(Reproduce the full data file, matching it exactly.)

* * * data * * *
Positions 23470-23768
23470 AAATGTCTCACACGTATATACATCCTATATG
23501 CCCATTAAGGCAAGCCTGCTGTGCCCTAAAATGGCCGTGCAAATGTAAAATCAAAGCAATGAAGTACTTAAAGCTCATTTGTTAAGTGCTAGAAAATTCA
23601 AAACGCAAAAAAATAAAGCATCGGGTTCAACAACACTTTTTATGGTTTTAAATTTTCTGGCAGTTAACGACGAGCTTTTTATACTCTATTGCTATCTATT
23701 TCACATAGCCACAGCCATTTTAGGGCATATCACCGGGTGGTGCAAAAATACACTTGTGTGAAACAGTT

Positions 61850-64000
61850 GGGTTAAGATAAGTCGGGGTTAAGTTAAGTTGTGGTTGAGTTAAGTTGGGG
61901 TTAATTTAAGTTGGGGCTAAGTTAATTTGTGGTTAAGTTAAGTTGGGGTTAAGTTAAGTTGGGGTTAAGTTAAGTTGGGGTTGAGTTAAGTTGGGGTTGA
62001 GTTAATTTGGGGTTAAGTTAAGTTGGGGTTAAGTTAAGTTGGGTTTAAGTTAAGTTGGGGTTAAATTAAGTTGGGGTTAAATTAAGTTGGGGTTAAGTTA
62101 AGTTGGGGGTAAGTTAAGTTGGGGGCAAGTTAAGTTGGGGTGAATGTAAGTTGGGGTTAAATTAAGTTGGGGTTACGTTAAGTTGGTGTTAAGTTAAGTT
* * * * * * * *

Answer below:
Positions 23470-23768
23470 AAATGTCTCACACGTATATACATCCTATATG
23501 CCCATTAAGGCAAGCCTGCTGTGCCCTAAAATGGCCGTGCAAATGTAAAATCAAAGCAATGAAGTACTTAAAGCTCATTTGTTAAGTGCTAGAAAATTCA
23601 AAACGCAAAAAAATAAAGCATCGGGTTCAACAACACTTTTTATGGTTTTAAATTTTCTGGCAGTTAACGACGAGCTTTTTATACTCTATTGCTATCTATT
23701 TCACATAGCCACAGCCATTTTAGGGCATATCACCGGGTGGTGCAAAAATACACTTGTGTGAAACAGTT

Positions 61850-64000
61850 GGGTTAAGATAAGTCGGGGTTAAGTTAAGTTGTGGTTGAGTTAAGTTGGGG
61901 TTAATTTAAGTTGGGGCTAAGTTAATTTGTGGTTAAGTTAAGTTGGGGTTAAGTTAAGTTGGGGTTAAGTTAAGTTGGGGTTGAGTTAAGTTGGGGTTGA
62001 GTTAATTTGGGGTTAAGTTAAGTTGGGGTTAAGTTAAGTTGGGTTTAAGTTAAGTTGGGGTTAAATTAAGTTGGGGTTAAATTAAGTTGGGGTTAAGTTA
62101 AGTTGGGGGTAAGTTAAGTTGGGGGCAAGTTAAGTTGGGGTGAATGTAAGTTGGGGTTAAATTAAGTTGGGGTTACGTTAAGTTGGTGTTAAGTTAAGTT